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Toggle QOS without disrupting custom IPTables rules.

Discussion in 'Tomato Firmware' started by StickMonster, Aug 29, 2012.

  1. StickMonster

    StickMonster Networkin' Nut Member

    In my experience, I've been able to toggle QOS on or off without breaking any existing "normal" connections. That's great.

    In my case, I have a custom iptables rule to change the port number on a specific outgoing connection, so I can treat a service running on a non-standard port as if it is running on the standard port. So I have something like this in my firewall script tab.

    Code:
    iptables -t nat -A PREROUTING -d 123.123.123.123 -p tcp --dport 445 -j DNAT --to-destination 123.123.123.123:9445
    iptables -t nat -A PREROUTING -d 123.123.123.123 -p udp --dport 445 -j DNAT --to-destination 123.123.123.123:9445
    However, toggling QOS seems to break existing connections that rely on this rule. (New ones can be established, of course, but it disrupts anything in progress).

    Can I save these rules somewhere else so that they are treated more like the other rules, and stay intact through a QOS toggle? For example, in /etc/iptables or a shell script somewhere that modifies that config file before the service is restarted?

    I'm running Shibby's build.
     
  2. Porter

    Porter LI Guru Member

    Why isn't QoS on or off all the time? Why do you toggle it?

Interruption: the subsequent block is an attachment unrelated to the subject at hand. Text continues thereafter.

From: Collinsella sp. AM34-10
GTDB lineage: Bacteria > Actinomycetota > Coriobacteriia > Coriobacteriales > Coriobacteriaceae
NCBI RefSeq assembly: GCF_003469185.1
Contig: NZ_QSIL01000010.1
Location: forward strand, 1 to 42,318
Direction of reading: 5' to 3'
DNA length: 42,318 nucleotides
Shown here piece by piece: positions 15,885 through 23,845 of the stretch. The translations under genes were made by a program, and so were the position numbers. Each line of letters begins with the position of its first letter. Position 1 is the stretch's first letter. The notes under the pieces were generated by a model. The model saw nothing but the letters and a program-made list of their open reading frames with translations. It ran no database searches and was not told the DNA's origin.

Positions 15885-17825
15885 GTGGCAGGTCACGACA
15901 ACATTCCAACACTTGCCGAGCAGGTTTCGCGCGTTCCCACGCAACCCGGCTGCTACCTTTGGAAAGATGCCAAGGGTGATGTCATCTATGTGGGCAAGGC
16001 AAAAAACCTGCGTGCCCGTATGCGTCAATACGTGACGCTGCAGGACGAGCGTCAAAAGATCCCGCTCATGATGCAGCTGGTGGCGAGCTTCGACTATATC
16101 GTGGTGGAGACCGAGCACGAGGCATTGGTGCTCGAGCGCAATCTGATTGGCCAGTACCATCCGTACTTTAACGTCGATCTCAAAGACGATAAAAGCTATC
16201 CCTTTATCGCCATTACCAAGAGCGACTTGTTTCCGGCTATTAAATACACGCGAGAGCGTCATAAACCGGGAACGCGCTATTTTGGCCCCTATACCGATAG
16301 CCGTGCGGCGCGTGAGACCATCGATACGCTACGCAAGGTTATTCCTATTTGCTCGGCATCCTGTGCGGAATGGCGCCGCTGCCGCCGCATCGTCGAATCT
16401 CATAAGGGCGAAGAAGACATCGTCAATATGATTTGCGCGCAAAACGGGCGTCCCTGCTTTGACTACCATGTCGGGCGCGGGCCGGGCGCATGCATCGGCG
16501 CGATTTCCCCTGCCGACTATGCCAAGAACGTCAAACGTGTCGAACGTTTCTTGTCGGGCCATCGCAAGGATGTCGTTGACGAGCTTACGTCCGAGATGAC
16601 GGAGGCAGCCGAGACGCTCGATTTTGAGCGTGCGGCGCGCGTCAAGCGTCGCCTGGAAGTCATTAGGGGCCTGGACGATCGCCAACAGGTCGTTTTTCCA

3. StickMonster

    StickMonster Networkin' Nut Member

    It's on during the day, so I can dial back bandwidth sucking low priorities, like backups, in favor of VOIP, web, etc. At night, I turn it off to maximize bandwidth for those low priorities while there's no competition.
     
  4. Porter

    Porter LI Guru Member

    I've just checked whether anything in the firewall script section ends up in /etc/iptables anyway. Apparently it doesn't. But getting your commands into /etc/iptables probably won't help you either because what seems to happen is that each time you toggle QoS the whole firewall gets shut down and then started again. So there is no way for your commands to survive this. I'm just guessing, but this is what probably happens in my oppinion.

    Your only option seems to be to have a well configured QoS-system. Is your low priority traffic really interfering with anthing else during the day? How bad is it?
     
  5. StickMonster

    StickMonster Networkin' Nut Member

    Thanks for your help Porter.

    What's interesting is that other connections survive the toggle, and obviously those connections are dependent on NAT, the firewall etc, so even though I suspect that you are correct in that the whole firewall gets shut down and restarted, it seems to be able to do this gracefully for the rules that are managed by the GUI.

    The fact that mine don't makes me suspect that the firewall restarts with it's own generated rules, and then applies the firewall script as a separate step, and it's that brief step in between that is doing me in. So maybe if I could inject my rules into the right place, I'd be okay.

    In the short term, I am able to call /etc/qos stop and /etc/qos start without breaking my connections, but that's not ideal, as then the state is out of sync with the GUI, and I still can't make adjustments to QOS without breaking the connections.
     

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